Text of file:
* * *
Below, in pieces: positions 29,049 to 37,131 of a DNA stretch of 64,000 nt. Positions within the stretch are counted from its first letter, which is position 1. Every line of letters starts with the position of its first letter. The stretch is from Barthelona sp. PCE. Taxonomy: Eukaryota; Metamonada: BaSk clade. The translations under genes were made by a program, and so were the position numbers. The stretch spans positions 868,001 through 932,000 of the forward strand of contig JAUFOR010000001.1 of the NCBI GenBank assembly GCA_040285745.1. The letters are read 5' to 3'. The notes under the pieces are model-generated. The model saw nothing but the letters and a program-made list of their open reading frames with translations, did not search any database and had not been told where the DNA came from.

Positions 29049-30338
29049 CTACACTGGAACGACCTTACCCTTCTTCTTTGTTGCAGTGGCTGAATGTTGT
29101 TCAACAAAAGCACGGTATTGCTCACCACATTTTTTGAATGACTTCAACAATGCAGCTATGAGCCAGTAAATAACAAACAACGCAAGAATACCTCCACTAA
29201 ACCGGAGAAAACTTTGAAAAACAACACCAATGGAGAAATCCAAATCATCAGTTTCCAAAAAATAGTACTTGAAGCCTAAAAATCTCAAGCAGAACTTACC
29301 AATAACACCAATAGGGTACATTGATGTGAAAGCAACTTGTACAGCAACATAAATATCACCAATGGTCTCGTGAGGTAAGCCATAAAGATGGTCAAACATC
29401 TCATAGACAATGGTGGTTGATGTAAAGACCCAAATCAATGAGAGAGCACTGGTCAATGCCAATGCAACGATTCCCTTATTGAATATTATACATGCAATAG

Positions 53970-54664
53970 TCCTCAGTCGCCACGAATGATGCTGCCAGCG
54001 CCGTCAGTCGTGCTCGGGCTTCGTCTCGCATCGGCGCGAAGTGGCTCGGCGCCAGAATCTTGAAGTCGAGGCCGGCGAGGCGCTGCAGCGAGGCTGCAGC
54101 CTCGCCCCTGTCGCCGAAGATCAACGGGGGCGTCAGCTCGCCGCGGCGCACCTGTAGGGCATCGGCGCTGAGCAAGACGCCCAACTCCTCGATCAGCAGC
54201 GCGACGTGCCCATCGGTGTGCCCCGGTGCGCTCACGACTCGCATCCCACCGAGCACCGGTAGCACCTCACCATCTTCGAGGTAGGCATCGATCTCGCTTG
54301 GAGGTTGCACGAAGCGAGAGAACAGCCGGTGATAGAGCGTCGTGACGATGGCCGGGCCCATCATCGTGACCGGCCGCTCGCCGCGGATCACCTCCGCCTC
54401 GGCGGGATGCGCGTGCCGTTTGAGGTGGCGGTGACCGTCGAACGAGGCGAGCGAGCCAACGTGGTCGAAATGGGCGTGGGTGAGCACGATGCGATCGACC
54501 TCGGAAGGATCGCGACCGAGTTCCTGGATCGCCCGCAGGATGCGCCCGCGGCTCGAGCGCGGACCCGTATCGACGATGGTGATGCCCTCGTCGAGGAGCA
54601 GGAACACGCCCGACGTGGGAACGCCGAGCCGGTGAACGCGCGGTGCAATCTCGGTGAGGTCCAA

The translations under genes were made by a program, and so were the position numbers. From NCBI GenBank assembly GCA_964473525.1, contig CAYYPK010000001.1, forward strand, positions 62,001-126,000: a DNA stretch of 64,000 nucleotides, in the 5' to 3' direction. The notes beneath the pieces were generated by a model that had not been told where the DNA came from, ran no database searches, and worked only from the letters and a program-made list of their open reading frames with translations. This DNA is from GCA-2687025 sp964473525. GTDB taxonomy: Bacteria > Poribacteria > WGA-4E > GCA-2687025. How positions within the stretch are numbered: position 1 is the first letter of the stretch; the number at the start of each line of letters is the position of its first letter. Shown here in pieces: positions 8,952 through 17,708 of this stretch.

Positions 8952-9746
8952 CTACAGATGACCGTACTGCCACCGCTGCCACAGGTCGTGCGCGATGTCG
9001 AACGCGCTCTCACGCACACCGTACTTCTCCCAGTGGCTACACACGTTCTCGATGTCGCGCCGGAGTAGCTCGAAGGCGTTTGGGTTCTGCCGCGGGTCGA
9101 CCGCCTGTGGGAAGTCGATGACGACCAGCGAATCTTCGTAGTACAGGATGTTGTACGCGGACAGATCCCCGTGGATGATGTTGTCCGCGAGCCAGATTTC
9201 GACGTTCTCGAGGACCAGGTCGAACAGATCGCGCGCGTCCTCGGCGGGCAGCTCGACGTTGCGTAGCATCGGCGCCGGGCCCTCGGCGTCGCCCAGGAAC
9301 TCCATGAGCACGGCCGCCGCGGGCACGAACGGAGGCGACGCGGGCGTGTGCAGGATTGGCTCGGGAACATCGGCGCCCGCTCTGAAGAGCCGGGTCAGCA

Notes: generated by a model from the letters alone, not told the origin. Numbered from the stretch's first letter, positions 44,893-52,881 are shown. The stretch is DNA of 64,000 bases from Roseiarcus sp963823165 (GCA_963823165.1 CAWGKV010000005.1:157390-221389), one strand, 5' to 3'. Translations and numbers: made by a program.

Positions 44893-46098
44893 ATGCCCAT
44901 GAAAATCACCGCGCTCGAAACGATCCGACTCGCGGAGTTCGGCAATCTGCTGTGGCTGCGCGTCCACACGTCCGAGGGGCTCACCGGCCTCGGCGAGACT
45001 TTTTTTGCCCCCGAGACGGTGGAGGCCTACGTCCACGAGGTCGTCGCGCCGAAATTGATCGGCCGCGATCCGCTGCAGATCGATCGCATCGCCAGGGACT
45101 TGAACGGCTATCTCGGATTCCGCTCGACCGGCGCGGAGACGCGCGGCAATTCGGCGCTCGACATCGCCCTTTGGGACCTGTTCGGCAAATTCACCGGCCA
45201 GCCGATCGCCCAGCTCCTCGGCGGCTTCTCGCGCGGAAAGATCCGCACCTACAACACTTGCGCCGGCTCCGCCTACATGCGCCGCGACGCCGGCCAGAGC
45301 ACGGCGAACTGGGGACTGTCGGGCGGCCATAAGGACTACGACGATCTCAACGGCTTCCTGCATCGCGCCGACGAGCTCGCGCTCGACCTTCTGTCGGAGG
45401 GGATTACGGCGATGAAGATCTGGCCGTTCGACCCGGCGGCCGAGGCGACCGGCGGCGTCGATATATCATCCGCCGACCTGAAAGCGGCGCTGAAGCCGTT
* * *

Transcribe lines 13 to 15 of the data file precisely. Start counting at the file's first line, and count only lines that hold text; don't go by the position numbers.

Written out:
54301 GAGGTTGCACGAAGCGAGAGAACAGCCGGTGATAGAGCGTCGTGACGATGGCCGGGCCCATCATCGTGACCGGCCGCTCGCCGCGGATCACCTCCGCCTC
54401 GGCGGGATGCGCGTGCCGTTTGAGGTGGCGGTGACCGTCGAACGAGGCGAGCGAGCCAACGTGGTCGAAATGGGCGTGGGTGAGCACGATGCGATCGACC
54501 TCGGAAGGATCGCGACCGAGTTCCTGGATCGCCCGCAGGATGCGCCCGCGGCTCGAGCGCGGACCCGTATCGACGATGGTGATGCCCTCGTCGAGGAGCA